Flat owners warned against informal lease extensions
Owners – and buyers – of leasehold properties need to watch out for unscrupulous freeholders persuading them to make an informal arrangement to extend their leases, an expert has warned.
Louie Burns, managing director of Leasehold Solutions, says many of the UK’s 4.1 million leasehold flat owners are being duped into poor value informal deals by predatory freeholders.
Mr Burns says that while leaseholders may be saving money paid upfront, the long-term costs of extending a lease informally can be huge.
He says: “I call these informal lease extensions ‘Trojan horse offers’; they look like a gift but when you look inside, the details can be catastrophic.
“Freeholders often claim that an informal lease extension will save the leaseholder money, but by inserting clauses such as onerous ground rent schedules (which often double every decade), increased licence fees and service charges, and delaying tactics, not to mention the cost of the lease extension itself, leaseholders often end up paying £10,000s, if not £100,000s, more over the years than if they’d opted for the legal, statutory route.”
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What rights do leaseholders have?
Leaseholders have a legal right to extend their lease by an extra 90 years and reduce the ground rent to zero if they have owned their flat for more than two years, while the law provides compensation to the freeholder when the lease is extended.
However, informal agreements are not protected by the law and freeholders can make any changes they want to the terms of the lease, such as only extending the lease back up to 99 years, which means the leaseholder may have to consider extending again and paying for a new lease in the future.
Unscrupulous freeholders will also use an informal arrangement to add, for instance, an index-linked ground rent, which doubles every five or 10 years, or a clause saying that the legal fees of the freeholder must be covered by the leaseholder during any court dispute.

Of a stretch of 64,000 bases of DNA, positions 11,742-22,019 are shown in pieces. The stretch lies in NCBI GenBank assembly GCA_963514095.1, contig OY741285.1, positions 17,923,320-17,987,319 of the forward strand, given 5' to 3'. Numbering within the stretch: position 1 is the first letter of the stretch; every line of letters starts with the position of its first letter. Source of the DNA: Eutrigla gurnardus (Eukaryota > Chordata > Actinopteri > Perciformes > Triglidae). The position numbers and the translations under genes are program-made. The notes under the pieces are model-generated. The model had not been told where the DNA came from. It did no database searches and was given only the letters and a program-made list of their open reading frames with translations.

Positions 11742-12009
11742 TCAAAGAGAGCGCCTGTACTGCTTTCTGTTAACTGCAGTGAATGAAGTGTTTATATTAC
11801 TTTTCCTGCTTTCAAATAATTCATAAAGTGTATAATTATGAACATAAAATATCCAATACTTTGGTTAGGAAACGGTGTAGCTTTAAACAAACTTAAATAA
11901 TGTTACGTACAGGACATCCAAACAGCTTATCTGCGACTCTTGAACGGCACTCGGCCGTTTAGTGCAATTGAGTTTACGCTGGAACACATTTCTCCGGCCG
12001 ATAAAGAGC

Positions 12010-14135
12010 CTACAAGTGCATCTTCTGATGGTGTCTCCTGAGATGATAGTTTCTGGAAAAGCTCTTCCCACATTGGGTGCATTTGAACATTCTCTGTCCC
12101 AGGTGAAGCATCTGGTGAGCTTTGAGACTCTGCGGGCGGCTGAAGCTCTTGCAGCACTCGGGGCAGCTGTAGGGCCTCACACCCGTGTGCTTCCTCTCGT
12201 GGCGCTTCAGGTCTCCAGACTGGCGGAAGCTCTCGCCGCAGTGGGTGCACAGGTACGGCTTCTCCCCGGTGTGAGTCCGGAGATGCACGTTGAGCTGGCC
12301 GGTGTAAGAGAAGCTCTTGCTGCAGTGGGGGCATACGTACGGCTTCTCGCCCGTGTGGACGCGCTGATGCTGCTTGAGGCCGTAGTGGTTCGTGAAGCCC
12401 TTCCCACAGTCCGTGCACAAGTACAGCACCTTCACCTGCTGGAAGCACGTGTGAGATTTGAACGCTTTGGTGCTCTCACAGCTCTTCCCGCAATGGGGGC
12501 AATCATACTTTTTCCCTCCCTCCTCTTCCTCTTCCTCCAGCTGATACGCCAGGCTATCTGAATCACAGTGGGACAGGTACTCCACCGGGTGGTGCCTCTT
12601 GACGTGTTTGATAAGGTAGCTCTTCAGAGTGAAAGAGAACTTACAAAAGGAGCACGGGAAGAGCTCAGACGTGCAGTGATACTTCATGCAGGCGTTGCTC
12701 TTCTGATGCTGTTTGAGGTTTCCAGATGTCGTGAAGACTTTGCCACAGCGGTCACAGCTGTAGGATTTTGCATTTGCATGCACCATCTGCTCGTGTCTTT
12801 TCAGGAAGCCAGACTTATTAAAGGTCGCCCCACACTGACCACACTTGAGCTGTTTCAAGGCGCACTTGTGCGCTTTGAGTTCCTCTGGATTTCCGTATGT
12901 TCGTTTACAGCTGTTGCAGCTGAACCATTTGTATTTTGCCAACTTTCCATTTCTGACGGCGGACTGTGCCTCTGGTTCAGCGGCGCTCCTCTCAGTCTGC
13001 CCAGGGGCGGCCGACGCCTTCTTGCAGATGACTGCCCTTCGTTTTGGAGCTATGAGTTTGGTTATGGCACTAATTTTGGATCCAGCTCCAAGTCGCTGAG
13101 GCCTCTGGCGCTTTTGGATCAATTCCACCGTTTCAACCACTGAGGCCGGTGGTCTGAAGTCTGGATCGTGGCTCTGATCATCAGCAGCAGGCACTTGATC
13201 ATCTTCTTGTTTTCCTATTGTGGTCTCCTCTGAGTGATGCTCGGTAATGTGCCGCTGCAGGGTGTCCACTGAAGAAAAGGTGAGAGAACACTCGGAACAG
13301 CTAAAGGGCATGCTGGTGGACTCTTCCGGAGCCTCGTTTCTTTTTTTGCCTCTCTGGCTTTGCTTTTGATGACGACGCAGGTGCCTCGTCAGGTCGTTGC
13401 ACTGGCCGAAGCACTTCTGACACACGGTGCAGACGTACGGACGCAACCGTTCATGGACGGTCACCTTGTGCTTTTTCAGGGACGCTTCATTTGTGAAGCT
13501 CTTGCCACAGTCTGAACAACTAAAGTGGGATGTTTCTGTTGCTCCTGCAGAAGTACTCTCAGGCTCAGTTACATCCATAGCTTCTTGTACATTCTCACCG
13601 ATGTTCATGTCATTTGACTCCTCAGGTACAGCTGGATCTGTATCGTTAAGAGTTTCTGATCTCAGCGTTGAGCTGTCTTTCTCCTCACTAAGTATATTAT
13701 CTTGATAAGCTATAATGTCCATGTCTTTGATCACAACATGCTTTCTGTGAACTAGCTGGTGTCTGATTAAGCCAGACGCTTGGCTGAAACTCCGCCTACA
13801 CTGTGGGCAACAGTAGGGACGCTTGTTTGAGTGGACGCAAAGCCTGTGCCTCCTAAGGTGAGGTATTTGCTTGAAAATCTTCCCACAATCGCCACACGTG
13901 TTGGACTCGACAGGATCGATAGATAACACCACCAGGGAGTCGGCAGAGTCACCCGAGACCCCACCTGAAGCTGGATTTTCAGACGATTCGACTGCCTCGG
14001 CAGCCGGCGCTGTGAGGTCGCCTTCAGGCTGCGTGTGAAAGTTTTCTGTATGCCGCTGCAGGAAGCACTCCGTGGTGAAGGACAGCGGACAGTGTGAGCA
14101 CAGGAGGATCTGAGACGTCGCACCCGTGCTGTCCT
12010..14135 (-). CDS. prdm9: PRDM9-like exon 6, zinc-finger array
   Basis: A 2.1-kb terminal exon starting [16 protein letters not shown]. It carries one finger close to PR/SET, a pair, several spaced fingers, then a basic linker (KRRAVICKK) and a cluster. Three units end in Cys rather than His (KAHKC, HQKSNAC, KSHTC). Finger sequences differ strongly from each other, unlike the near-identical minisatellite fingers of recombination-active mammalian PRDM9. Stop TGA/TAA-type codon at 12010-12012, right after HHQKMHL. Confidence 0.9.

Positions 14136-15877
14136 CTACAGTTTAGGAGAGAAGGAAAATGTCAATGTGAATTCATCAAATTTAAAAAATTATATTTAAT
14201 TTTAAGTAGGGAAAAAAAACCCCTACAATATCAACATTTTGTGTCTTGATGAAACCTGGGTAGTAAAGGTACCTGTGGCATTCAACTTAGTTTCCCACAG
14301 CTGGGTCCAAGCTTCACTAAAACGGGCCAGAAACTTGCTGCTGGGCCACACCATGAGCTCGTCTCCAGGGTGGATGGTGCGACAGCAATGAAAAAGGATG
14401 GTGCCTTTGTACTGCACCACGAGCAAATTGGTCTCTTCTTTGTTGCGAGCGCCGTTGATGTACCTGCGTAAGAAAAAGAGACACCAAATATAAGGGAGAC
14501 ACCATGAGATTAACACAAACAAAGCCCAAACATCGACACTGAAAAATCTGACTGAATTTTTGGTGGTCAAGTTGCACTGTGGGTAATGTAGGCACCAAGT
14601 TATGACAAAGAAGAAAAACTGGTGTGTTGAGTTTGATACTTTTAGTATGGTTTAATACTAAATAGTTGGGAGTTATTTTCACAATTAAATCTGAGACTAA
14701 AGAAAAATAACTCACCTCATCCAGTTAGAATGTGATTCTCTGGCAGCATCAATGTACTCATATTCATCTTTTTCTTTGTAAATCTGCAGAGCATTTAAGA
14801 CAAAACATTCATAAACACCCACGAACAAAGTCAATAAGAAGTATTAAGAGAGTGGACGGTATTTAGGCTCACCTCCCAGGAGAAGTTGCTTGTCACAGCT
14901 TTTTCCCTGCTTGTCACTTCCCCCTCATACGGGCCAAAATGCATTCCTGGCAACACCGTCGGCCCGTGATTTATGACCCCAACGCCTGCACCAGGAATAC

If you’ve got a gripe, or just want more information on your rights, visit the Leasehold Advisory Service’s website.
‘The devil is very much in the detail’
Mr Burns adds: “With recent changes in legislation, such as the Disclosures Act 2014 and Consumer Rights Act 2015, the noose is tightening on the loop holes that enable informal lease arrangements, but many flat owners are still unaware of their rights and, when it comes to leasehold law, the devil is very much in the detail.
“I see so many flat owners’ sales fall through because someone has not understood the implications of the informal lease extension offered, and flats can even become unsellable due to oppressive ground rent clauses and service charges resulting from informal arrangements.”
The right to hold or use assets (generally property, but also vehicles) for a fixed period of time at a given price, without transfer of ownership, on the basis of a lease contract. Leasehold ownership of a residential property is simply a long tenancy, the right to occupation and use of the flat for a specified period – the ‘term’ of the lease, which is fixed at the beginning and so decreases in length year by year and the property can be bought and sold during that term. When new, leases are for 99 or 125 years until its eventual expiry, whereupon ownership of the property reverts to the landlord.